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Radar Siting

Figure 1: Screenshot of a free radar siting program of Cambridge Pixel Ltd., here showing the e.g. location of the ASR 910 in Neubrandenburg-Trollenhagen (Germany).

Figure 1: Screenshot of a free radar siting program of Cambridge Pixel Ltd., here showing the e.g. location of the ASR-910 in Neubrandenburg-Trollenhagen (Germany).

Radar Siting

Radar Siting means the theoretical calculations of the expected radar coverage for a given or a yet to be selected position of a radar antenna. Radar Siting is mainly the interpretation of the effects of the phenomena of the Earth’s curvature and especially line-of-sight obstructions caused by the terrain. But it includes also the effects of refraction from electromagnetic waves by the atmosphere.

In the past, this was determined by complex terrain surveying using a theodolite and measuring the angle of site (average inclination of the ground) and the angle of clearance (angle from the radar antenna to elevations on the horizon) in the direction of the target. With the possibility to access electronic map data and the use of the computing power of modern computers, the evaluation of the terrain around a possible radar image can be simulated. Simple programs, (as shown in Figure 1 and Figure 2) use only the angle of clearance. They specify the radar coverage for given flight altitudes independent of the frequency range and possible reflections on the ground and their interferences. For very high frequencies they can be accepted for a site selection without any concern.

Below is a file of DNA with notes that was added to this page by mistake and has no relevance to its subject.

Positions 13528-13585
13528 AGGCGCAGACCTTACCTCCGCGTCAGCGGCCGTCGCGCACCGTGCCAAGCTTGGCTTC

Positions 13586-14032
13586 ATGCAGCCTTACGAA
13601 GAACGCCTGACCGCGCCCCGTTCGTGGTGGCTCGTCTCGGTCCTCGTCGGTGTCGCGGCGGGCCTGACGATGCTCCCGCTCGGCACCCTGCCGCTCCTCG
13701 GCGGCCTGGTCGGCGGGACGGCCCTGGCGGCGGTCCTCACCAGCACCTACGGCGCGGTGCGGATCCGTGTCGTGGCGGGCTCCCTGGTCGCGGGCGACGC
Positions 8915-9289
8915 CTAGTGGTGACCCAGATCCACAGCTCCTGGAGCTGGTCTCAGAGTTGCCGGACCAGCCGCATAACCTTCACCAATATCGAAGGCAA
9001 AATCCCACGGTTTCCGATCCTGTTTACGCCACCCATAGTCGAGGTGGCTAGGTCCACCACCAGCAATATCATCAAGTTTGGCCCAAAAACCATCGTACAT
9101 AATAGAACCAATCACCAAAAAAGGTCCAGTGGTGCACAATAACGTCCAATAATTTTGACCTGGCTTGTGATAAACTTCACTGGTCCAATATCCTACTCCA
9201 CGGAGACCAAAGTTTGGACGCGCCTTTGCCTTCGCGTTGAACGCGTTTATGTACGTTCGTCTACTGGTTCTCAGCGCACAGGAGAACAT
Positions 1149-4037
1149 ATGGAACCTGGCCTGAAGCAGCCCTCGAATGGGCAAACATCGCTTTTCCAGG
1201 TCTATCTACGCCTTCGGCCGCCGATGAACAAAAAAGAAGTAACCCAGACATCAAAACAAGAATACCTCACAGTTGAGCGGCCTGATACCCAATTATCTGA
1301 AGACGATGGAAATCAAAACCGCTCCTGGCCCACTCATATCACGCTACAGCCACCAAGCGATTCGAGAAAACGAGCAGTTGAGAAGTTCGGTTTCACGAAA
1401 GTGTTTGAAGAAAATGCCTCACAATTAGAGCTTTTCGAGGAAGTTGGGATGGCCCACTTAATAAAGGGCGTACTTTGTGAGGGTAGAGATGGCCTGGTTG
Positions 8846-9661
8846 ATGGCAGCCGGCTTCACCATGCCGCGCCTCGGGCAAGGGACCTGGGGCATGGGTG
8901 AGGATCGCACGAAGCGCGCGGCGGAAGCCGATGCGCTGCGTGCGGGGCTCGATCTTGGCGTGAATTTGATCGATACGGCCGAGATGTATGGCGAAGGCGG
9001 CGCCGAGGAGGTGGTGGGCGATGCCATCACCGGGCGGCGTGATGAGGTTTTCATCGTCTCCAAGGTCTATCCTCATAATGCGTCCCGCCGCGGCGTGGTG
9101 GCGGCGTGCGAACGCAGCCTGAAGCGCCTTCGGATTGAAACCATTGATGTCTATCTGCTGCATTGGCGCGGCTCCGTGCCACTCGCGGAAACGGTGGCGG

More complicated programs also take into account the energetic maximum range of the radar (see radar range equation), a possible probability of detection, reflections on the ground and their interferences as well as possible anomalous wave propagation (e.g ducting). However, such programs are not available free of charge and require precise input of the required environment variables and parameters of the radar unit.

There are also program versions that combine the data from several radar sites and represent a common radar coverage of this radar network (see Figure 3). In contrast to free (or advertising-financed) versions, they also accept different data sources, such as, for example, instead of SRTM data from civil satellite remote sensing of the earth’s surface, the more accurate digital terrain elevation data (DTED) that can be used for military purposes.

Picture gallery

Figure 2: Radar coverage of a maritime radar located in Kiel harbor. (Screenshots made with courtesy of Cambridge Pixel Ltd.)

Figure 3: Screen shot of a paid radar siting program of Cambridge Pixel Ltd., here for a maritime radar network on the east coast of Great Britain. (Courtesy of Cambridge Pixel Ltd.)